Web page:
So, you’re looking for a programmer/software developer/software engineer - whatever you want to call this role.  If you’re a tech giant like Apple or an exciting scale-up like Monzo, you probably don’t struggle to get applications for roles. But if you’re less well known, it can be difficult to attract people to your business initially.

Whether you want to find a local programmer, or are hiring remotely - here is a bunch of advice from a company that works with companies of all sizes and industries to help attract tech talent - so you could say we know a few things. 

Get your employer branding in order

This isn’t something that’ll attract developers straight away, but it certainly will help. If you haven’t had any reviews on sites like Glassdoor for a while, and your careers page is gathering cobwebs - it’s time to revamp them. Did you know that X% of techies will check out your social media to get a feel of your company culture when looking at your job adverts?

For smaller companies that potentially struggle to get their brand out there due to resource restraint, what about regularly attending local meet ups for programmers? Potentially looking to sponsor them or doing a presentation? These are all things that help raise awareness of your brand and in turn may result in more job applications.

Know your budgets

It’s difficult to say how much it costs to hire a programmer, honestly.

It depends on if you hire external recruiters if you have existing contacts, what role you’re hiring for, and more. But overall, the average cost to hire a programmer greatly depends on the technology, level of experience, and location – which all play huge factors when it comes to hiring. The average salary for a developer with Docker is £58,000, and comparatively, the average salary for the technology CSS-3 is £43,970. Read more about average salaries across the UK.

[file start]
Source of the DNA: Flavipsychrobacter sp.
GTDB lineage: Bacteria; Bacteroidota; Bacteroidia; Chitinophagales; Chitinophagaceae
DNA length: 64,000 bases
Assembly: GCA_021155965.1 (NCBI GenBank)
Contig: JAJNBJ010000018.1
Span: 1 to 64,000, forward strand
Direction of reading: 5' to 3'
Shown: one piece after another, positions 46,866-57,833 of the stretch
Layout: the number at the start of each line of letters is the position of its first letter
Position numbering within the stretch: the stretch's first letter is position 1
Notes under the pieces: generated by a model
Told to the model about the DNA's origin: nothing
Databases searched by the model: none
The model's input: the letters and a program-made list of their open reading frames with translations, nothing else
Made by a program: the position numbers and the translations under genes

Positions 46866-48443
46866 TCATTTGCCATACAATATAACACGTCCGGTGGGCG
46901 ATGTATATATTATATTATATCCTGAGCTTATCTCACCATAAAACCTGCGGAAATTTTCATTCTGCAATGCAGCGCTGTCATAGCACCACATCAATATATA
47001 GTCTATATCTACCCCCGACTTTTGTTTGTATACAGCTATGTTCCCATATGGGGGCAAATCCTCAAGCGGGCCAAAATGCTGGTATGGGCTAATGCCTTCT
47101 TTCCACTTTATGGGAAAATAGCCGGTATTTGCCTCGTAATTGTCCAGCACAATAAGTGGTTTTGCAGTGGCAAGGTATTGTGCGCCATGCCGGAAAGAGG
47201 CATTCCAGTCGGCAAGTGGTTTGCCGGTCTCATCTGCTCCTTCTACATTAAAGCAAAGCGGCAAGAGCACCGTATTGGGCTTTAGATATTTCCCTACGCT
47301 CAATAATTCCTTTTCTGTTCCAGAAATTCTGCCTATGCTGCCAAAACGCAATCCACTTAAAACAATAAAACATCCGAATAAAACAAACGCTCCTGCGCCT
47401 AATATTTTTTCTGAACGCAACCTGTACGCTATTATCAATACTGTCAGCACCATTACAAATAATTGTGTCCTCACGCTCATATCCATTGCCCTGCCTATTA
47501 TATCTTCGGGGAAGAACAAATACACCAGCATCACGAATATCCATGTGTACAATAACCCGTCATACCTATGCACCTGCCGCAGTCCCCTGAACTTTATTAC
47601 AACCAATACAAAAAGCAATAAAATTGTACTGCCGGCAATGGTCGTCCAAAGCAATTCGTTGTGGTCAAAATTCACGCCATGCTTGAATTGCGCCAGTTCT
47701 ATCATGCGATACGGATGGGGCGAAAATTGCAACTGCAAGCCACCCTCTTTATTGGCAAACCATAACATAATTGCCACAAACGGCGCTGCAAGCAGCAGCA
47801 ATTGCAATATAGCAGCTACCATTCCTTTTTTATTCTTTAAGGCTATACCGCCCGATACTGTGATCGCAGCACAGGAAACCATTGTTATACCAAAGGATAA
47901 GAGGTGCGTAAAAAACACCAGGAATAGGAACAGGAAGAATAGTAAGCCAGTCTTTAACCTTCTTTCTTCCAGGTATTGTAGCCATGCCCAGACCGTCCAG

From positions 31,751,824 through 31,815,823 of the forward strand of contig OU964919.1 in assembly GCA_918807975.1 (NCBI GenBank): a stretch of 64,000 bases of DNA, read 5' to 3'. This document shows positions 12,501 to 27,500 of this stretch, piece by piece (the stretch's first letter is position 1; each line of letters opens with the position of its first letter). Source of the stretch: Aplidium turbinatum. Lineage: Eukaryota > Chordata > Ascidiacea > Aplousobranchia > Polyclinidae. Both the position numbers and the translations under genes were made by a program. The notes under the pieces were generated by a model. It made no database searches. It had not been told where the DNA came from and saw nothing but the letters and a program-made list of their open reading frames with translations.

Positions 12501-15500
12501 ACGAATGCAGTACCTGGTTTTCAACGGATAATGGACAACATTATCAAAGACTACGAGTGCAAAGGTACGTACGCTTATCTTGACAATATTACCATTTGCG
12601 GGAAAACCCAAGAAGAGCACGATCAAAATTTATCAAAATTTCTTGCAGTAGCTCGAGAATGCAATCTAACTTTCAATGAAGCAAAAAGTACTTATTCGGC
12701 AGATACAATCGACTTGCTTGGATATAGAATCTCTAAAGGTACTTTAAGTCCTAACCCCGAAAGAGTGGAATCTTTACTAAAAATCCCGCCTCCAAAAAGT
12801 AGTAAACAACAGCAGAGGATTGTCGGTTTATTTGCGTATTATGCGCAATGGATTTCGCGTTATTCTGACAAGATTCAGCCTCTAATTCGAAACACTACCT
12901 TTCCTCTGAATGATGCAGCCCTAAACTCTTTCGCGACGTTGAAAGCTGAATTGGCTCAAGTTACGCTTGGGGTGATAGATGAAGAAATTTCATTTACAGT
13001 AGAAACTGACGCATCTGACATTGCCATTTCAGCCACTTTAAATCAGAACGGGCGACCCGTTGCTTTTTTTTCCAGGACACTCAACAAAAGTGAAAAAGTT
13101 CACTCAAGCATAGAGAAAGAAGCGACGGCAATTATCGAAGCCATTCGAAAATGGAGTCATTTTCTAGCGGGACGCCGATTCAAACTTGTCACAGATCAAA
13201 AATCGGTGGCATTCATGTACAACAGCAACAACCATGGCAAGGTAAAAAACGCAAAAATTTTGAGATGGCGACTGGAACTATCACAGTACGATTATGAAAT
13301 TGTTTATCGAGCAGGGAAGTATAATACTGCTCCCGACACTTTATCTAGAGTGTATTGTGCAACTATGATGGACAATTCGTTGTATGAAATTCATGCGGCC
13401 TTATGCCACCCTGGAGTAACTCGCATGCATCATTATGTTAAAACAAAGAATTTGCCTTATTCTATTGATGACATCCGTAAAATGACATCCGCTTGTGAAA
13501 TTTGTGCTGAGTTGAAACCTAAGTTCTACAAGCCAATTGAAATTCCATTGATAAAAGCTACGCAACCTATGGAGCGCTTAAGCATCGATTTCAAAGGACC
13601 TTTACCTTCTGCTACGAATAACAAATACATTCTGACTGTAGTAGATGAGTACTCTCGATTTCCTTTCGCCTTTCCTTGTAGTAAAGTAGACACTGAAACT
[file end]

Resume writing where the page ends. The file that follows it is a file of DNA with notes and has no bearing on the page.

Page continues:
If these are the roles you’re hiring for, you need to know how much a technical recruiter is going to set you back - which on average takes 10-15% of the annual salary of the role for a successful placement.

If you have budgets that you can allocate to postings on job boards - take a look at them as a source of candidates.

Do your research on recruitment platforms

You’ve got more chance of attracting more programmers if you share your job advert on a variety of different platforms - to get more eyes on the role, which hopefully translates into applications. If you only post on your careers site, how are you driving traffic to this page?

Look at niche job boards, like Haystack. Where thousands of techies hang out and try and find their next opportunity.

Haystack has recently launched a campaign to #MakeEntryLevelEntryLevel which means roles that require less than 12 months of experience can be posted, completely for free.

To find out how Haystack can help you find programmers for hire, book a chat by visiting

Want to keep reading?

Want to see more?